15 July 2009
'Japanese Red Cedar'
‘Japanese Temple Cedar’
A member of the Cupressaceae family
Native to China and Japan
hardy to zone 6
an evergreen coniferous tree with a graceful habit
pyramidal or conical with a single trunk
dense branching when young, developing more clustered, tiered branching with age
Bark is reddish brown to dark gray, fibrous, peeling off in strips
Remove the brown needles that are at the bottom and inside of the trunk and branches as they are the 'old' needles that shed annually.
Make sure you keep it outdoors and in morning sun only during the warmer months.
evergreen foliage develops a distinct bronze to brown color during cold months, especially in windy exposed locations. The uneven bronzing creates unique layers
Always shield from strong winds.
The wood of Japanese Cedar is particularly rot-resistant and easily worked. It is used in buildings, bridges, ships, furniture, utensils and paper manufacture. In Japan, sugi is one of the two most economically important timber species.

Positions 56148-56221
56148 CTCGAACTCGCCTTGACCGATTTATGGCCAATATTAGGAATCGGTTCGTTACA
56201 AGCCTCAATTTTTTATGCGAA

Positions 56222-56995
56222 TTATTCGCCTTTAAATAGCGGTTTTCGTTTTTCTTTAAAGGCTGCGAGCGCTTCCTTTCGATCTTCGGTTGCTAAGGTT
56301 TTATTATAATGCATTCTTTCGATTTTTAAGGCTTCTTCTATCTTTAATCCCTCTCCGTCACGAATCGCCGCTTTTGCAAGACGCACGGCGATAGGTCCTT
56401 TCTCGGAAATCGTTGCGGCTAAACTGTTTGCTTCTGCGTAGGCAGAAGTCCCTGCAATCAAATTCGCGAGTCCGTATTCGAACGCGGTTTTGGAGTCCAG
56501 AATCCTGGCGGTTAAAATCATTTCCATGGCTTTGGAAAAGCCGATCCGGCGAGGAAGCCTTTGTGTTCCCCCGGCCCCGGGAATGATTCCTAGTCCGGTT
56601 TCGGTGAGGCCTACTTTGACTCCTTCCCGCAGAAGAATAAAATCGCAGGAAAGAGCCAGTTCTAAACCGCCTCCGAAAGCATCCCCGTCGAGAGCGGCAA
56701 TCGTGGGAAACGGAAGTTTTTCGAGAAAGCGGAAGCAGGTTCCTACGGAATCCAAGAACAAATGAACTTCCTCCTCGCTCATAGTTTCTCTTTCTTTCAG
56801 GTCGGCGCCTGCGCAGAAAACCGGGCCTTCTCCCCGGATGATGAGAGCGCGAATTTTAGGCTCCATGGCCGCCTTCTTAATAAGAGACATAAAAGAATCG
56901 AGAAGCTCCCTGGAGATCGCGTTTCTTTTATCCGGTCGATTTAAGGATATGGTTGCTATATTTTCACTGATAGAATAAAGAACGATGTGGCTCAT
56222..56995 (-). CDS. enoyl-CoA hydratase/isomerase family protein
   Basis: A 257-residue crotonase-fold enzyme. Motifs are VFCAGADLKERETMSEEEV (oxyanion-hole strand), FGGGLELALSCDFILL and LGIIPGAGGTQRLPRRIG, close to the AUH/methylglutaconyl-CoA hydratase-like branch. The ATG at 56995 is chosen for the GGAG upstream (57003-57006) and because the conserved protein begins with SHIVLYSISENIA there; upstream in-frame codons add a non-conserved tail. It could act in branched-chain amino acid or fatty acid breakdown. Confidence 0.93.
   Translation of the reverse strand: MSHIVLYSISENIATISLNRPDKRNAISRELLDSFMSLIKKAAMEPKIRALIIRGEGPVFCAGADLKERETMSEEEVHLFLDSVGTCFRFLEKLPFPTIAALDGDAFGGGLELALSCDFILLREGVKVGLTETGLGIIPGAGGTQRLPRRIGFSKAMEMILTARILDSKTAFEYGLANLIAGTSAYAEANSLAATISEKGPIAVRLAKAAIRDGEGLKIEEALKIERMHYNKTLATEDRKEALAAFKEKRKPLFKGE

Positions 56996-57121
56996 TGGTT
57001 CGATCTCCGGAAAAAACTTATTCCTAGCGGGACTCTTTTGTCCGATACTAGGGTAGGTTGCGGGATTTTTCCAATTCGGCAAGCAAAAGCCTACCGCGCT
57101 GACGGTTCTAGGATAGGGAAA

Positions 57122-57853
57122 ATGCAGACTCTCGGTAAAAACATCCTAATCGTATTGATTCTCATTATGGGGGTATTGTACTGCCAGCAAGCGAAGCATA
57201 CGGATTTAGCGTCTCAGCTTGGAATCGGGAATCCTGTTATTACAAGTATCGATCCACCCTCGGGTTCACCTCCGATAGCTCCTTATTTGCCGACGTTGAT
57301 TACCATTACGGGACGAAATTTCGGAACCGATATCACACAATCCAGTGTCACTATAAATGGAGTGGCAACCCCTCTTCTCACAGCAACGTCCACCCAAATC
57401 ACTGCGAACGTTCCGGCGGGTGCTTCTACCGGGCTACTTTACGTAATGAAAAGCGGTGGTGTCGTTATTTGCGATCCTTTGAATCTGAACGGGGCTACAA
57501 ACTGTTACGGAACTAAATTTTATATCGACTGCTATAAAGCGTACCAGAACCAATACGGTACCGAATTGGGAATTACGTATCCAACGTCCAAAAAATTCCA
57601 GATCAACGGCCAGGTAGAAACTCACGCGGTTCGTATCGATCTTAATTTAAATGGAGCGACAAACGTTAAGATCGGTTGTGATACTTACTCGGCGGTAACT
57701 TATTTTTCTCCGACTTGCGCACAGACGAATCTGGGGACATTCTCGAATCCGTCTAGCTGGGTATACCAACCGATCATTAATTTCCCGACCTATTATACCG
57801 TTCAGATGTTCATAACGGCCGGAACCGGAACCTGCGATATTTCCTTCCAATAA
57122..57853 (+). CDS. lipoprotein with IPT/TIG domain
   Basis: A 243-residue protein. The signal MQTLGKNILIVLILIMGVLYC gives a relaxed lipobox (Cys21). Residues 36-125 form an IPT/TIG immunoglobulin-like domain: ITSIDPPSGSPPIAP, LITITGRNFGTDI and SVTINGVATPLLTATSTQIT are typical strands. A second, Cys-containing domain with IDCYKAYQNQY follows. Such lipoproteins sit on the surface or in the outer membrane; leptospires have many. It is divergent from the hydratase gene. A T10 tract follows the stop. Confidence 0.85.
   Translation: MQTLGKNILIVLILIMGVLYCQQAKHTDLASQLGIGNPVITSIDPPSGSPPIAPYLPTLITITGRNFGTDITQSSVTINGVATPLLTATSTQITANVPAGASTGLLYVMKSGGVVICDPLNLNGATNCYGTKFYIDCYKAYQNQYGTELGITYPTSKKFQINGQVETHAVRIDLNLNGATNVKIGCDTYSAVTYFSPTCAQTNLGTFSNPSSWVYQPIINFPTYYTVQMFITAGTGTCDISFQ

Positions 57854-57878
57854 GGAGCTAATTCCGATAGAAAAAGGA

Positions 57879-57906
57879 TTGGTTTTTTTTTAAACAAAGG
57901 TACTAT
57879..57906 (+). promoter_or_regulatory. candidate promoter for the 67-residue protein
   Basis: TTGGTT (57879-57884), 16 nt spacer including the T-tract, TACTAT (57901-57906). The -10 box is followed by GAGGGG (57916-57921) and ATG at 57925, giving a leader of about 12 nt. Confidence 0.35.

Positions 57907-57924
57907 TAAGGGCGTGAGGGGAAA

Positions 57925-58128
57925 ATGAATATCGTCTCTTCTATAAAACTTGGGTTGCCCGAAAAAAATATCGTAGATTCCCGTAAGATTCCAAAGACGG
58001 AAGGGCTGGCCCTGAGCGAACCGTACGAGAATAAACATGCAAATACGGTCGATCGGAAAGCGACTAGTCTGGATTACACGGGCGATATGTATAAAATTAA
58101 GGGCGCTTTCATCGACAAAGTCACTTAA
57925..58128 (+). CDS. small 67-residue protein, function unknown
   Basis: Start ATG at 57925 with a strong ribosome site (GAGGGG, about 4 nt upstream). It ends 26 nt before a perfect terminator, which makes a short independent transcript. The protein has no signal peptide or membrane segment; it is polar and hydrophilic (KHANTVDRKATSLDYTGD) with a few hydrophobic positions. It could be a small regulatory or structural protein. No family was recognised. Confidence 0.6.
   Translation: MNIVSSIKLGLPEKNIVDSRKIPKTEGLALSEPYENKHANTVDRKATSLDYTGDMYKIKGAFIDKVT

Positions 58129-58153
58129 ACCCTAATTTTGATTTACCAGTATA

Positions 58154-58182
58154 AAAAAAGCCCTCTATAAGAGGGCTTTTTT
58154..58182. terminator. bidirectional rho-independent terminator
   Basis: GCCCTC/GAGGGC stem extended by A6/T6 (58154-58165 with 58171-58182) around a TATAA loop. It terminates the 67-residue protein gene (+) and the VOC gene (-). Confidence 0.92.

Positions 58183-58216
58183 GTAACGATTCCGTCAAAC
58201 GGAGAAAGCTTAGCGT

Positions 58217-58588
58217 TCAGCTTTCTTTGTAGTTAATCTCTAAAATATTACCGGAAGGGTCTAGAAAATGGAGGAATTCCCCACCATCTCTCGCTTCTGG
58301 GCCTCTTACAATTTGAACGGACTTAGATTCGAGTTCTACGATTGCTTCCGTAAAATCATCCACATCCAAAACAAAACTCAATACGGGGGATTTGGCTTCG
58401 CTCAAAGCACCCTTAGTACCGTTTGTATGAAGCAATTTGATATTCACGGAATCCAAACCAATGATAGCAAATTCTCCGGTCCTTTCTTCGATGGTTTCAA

it is not a true cedar "Japanese Cedar" is more properly called "Sugi", as in Japan, where the tree originated. Incorrectly called cedars because their heartwood is as aromatic as that of the true cedars, Sugi is the national tree of Japan, and is commonly incorporated into the landscape of temples and shrines.
Great sugi of Kayano
The tree lined path to the upper Togakushi shrine in Nagano, Japan
Forestry Museum Japan